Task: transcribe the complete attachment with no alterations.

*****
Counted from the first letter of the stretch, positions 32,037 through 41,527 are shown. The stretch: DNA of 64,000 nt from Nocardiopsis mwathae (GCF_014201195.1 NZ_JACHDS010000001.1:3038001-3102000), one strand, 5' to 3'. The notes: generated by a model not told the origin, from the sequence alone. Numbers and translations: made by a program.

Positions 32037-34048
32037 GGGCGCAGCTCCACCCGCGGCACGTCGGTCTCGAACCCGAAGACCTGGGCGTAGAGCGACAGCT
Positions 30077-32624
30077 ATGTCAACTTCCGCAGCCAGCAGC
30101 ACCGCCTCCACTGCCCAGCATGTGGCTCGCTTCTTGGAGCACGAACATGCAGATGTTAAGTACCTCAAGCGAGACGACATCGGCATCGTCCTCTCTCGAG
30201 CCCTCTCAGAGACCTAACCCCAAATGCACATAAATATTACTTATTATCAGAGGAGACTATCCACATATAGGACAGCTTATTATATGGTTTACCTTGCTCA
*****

Counted from the first letter of the stretch, positions 32,037 through 41,527 are shown. The stretch: DNA of 64,000 nt from Nocardiopsis mwathae (GCF_014201195.1 NZ_JACHDS010000001.1:3038001-3102000), one strand, 5' to 3'. The notes: generated by a model not told the origin, from the sequence alone. Numbers and translations: made by a program.

Positions 32037-34048
32037 GGGCGCAGCTCCACCCGCGGCACGTCGGTCTCGAACCCGAAGACCTGGGCGTAGAGCGACAGCT
Positions 30077-32624
30077 ATGTCAACTTCCGCAGCCAGCAGC
30101 ACCGCCTCCACTGCCCAGCATGTGGCTCGCTTCTTGGAGCACGAACATGCAGATGTTAAGTACCTCAAGCGAGACGACATCGGCATCGTCCTCTCTCGAG
30201 CCCTCTCAGAGACCTAACCCCAAATGCACATAAATATTACTTATTATCAGAGGAGACTATCCACATATAGGACAGCTTATTATATGGTTTACCTTGCTCA